A medic conducts screening of a patient as part of a precautionary measure for novel coronavirus (COVID-19) outbreak, at a government run hospital
A medic conducts screening of a patient as part of a precautionary measure for novel coronavirus (COVID-19) outbreak, at a government run hospital
PTI Photo

Who would have known that a tiny virus invisible to the human eye would flatten the mightiest of nations, bringing virtually the entire world to a grinding halt. Metropolises which thrived with life 24x7, from New York to Paris, London to Frankfurt, Delhi to Mumbai and a host of others now devoid of everyday life. These are ghost towns now due to the overpowering universal fear of coronavirus that has gripped the world. A military is not yet assembled which is able to conquer over this virus, though scientists in the world’s best laboratories are now engaged furiously in isolating the gene of COVID-19 to come up with a vaccine or an oral pill to neutralise its deadly effect. Believe in the power of the Unknown? But the known knowns are now widely known, from the illiterate farmer to the most decorated of university dons. Wash your hands, keep a safe distance from others, avoid  crowded places, cough into the sleeve of your shirt, not into the palm of your hand, etc. Do not greet one another with hand-shakes or Modi-style hugs. Instead say the old-fashioned ~Namastey~ from a safe six-foot distance. And should you suspect you have the symptoms such as dry cough, mild fever and headaches, go get yourself tested for the latest scourge of the 21st century. After SARS and MERS and H1N1 flu, COVID-19 is the latest to disrupt the world at large. Whether it is to be called the Chinese flu, as the US President Trump calls it, or Wuhan flu, as his Secretary of State Mike Pompeo termed it, and which China strongly protested, there is no denying it did originate in China. And as early as the last week of November and the first week of December last year. We in India are fortunate to have got the early warning. And the way the Government thus far has handled it has earned plaudits even from its known critics. But this is not enough. The second stage when the virus spreads like a wild fire is yet to pass. From what we know thus far the Indian Government has taken abundant precaution to quarantine anyone coming from known centers of infection such as Italy or China and has increased testing at the airports. Among other steps is the ban on travel to and from Europe and the US. Having said that, given the size of the population the challenge seems enormous. Unless the private sector is roped in to lend a helping hand with men and materials such as testing digital thermometers and other medical devices, and isolation camps are readied for those unfortunate to have contracted the infection or suspected to have the symptoms, there is a danger of our losing the war against the deadly virus. We can overcome it if voluntary effort supplements the government effort to try and contain the spread of the infection. It is also good that private medical labs are being equipped to undertake testing free of charge wherever possible or otherwise for a nominal fee.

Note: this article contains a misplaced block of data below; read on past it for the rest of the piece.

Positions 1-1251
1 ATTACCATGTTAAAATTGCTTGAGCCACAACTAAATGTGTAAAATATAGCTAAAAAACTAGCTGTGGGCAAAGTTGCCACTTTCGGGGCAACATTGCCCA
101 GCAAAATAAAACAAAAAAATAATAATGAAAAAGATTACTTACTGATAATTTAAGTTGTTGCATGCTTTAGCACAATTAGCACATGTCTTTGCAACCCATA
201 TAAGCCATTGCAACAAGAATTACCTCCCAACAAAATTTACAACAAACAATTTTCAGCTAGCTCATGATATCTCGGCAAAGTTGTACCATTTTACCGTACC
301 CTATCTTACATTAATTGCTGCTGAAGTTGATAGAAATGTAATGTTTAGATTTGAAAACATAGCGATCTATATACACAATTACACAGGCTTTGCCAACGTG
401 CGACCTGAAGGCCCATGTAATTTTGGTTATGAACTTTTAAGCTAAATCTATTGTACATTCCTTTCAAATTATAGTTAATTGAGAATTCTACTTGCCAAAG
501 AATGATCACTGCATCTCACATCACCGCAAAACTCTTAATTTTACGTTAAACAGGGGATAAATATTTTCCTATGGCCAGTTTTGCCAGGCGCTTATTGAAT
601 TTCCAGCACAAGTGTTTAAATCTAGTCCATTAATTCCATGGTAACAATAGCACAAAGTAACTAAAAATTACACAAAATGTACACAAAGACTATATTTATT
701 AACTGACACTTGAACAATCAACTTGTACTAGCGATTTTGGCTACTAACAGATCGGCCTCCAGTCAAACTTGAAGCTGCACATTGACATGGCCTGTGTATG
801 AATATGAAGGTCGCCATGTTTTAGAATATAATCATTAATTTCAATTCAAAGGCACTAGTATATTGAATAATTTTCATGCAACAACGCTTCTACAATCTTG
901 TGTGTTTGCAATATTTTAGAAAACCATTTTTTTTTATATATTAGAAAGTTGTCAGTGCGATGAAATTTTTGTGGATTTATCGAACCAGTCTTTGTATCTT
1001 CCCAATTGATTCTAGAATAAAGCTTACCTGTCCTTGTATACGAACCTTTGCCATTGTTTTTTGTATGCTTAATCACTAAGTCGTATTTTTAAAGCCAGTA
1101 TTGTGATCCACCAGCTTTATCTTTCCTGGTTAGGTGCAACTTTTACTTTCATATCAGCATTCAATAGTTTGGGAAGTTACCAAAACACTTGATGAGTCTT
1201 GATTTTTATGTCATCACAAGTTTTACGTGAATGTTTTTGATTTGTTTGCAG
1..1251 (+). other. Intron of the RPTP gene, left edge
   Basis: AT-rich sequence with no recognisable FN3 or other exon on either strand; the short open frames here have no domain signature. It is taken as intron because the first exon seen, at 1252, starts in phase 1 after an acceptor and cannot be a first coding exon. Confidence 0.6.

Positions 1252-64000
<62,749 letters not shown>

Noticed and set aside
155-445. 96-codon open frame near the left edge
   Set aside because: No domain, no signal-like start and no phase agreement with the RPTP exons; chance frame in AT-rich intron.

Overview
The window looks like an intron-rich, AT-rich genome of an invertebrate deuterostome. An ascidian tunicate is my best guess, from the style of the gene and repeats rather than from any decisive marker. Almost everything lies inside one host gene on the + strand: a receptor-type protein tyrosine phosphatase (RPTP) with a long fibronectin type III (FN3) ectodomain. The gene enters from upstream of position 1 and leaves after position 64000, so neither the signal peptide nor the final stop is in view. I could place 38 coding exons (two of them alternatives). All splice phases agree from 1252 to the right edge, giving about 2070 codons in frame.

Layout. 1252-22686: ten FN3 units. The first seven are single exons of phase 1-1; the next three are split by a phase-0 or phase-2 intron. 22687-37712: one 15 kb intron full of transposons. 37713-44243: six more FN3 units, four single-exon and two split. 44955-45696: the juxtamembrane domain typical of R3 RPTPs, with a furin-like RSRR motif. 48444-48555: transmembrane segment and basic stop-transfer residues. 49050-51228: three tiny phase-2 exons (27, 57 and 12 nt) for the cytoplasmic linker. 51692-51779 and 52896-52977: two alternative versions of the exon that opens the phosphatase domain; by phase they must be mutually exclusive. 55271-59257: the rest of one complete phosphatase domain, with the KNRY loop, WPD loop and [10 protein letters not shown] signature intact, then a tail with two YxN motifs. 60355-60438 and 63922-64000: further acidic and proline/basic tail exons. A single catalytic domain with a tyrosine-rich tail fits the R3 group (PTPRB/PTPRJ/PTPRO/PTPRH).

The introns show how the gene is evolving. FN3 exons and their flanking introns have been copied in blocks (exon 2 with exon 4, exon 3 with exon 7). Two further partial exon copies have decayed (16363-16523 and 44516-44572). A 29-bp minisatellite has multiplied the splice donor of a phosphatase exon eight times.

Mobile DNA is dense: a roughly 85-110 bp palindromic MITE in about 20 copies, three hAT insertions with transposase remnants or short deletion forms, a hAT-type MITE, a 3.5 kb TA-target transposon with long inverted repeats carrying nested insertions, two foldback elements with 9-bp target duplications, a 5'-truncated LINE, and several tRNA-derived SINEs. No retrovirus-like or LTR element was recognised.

Paradoxically, at a time when, led by the US, there is a growing anti-globalisation mood in the world, the outbreak of COVID-19 calls for closer cooperation between nations in order to deal with the common  menace to the humanity. Disruption caused by it is universal and multi-pronged, leaving no facet of human activity unaffected. Most worrying aside from the threat to human life will be the economic impact. Global growth, already slowing before its spread, is bound to take a huge hit thanks to the lock-down mandated by COVID-19. India ought to be ready soon with its booster package. Led by the Chinese, most countries have decided to pump in additional billions in cash and incentives to various sectors of the economy and to tens of  millions of individuals forced to sit out the crisis. Aside from reducing the prime lending rates, central banks in the western world have undertaken quantity easing. A mix of fiscal and monetary policy steps can be expected in India as well to counter the corona-induced disruption. Though we have done well to restrict the number of cases of those infected, with fatalities less than half-a-dozen thus far, we cannot be complacent. The worst is yet to pass. Every Indian is duty-bound to cooperate in overcoming the national health emergency.

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